onsdag 7 mars 2012

Our new course on Sustainability and Media

We are in the process of planning a new course, "Sustainability and Media Technology". It will be given right after the summer for the very first time. I'm responsible for planning and giving the course (with plenty of guest lecturers passing by though), but I have to say that Ph.D. student Jorge Zapico has been the most active person in brainstorming ideas about the structure and content of the course, and recently refining them into a "package". His suggestion has, after a recent meeting, basically become the de-facto framework for the course. The course (right now) consists of 10 "topics", or 10 overlapping and interrelated parts:

1) Intro
2) Sustainability 101 (basics)
3) Technology, society and sustainability from a historical perspective
4) Environmental psychology and behavior
5) (Direct) negative impacts of ICT and media
6) (Selected) positive effects of ICT use
7) ICT and social sustainability
8) Rebound effects
9) Images of the future
10) Outro/wrap-up

Another Ph.D. student, Henrik Åhman has also become involved (a little), especially concerning social sustainability and related parts. The course will be given for our 4th year Swedish media technology students (compulsory), but it will be given in English and will thus also be open to our international media management masters students, and perhaps also to others.

The basic set-up of the course will be two lectures + one seminar per week during "period 1" (7.5 hp, i.e. half pace during the first half of the autumn). The fact that it is compulsory for a core of 50-60 Swedish students who have to take the course is both good and bad. Good because it's nice to (hopefully) make an impact on many rather than fewer students. Bad because some course participants will have scant interest in the course or even take to it badly (if it clashes with their world view or if they are "tired" of "environmental mumbo-jumbo"). It might be hard to "sell" the actual course contents to a large part of the course participants (possible critique at its most crude level: "why do we have to take this course, it won't help me get a job when I graduate"). It is of course always nicer to have students in your classroom who have made an active choice to be there, rather than students who are there because they have to.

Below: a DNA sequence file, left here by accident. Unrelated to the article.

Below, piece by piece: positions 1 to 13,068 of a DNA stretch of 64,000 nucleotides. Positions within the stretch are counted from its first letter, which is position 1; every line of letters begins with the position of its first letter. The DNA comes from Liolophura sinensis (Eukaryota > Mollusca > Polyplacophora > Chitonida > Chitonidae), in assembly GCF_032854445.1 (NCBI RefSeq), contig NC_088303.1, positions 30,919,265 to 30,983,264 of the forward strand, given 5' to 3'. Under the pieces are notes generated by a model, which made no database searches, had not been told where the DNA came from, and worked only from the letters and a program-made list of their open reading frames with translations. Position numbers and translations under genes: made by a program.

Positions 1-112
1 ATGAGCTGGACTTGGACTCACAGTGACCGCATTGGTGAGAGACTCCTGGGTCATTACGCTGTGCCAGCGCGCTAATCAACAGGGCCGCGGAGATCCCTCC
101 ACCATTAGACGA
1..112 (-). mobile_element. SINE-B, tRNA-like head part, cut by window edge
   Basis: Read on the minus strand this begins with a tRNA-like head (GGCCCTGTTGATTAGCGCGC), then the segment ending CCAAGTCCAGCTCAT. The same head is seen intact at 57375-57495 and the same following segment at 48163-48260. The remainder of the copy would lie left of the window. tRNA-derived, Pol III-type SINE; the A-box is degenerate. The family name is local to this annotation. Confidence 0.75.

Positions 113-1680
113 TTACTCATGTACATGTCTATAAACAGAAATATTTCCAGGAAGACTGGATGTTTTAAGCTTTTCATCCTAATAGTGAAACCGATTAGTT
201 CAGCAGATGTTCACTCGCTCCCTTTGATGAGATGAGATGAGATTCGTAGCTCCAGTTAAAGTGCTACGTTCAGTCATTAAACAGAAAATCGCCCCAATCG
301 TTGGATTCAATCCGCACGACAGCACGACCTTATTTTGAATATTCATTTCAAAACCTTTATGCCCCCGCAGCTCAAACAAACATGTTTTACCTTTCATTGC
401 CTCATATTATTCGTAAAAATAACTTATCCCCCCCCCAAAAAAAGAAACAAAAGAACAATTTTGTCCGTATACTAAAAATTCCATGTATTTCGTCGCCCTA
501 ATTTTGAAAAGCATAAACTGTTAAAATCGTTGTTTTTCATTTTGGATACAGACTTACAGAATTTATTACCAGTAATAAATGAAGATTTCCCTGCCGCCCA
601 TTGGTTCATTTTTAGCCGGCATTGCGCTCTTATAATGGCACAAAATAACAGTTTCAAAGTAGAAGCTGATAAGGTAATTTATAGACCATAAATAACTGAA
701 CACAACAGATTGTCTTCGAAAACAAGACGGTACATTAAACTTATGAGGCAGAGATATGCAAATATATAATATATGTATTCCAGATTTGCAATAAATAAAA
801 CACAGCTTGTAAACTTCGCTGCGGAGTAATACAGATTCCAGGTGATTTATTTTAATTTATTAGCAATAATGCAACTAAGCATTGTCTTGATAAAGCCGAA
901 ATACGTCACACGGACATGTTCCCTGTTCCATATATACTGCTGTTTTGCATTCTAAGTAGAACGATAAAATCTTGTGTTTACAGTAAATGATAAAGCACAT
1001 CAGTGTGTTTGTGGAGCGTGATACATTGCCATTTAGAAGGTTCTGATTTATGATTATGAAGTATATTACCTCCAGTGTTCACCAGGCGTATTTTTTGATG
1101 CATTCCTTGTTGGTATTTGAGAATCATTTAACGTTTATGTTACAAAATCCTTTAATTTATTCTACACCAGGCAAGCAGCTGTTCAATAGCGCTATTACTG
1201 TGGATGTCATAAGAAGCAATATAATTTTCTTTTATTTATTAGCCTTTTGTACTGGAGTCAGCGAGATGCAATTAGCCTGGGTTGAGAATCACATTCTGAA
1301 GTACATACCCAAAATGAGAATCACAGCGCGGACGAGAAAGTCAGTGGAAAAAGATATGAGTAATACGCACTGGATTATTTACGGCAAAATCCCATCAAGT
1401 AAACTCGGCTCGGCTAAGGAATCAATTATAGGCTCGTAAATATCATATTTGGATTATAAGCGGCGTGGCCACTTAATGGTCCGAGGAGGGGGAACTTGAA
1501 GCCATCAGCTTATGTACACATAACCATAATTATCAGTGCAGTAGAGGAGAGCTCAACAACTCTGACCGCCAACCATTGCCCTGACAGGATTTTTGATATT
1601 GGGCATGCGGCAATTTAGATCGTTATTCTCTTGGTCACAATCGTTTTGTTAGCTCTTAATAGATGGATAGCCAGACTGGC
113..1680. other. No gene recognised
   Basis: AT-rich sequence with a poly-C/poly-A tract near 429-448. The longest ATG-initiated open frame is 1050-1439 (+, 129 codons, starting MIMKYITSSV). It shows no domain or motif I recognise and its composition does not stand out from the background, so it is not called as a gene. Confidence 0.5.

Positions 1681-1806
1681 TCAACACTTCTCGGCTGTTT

I have a large course load during the autumn as it is, but I will drop my Social Media course in order to take responsibility for this new course. It seems to be the case that Ph.D. student Pernilla - who was my side-kick in the Social Media course this past autumn - will become responsible for it and with me becoming her side-kick (we will trade places).

I will have plenty to do from the end of August to mid- or the end of October this year as I also have other (teaching) commitments. It will for sure be my busiest time this (calendar) year.

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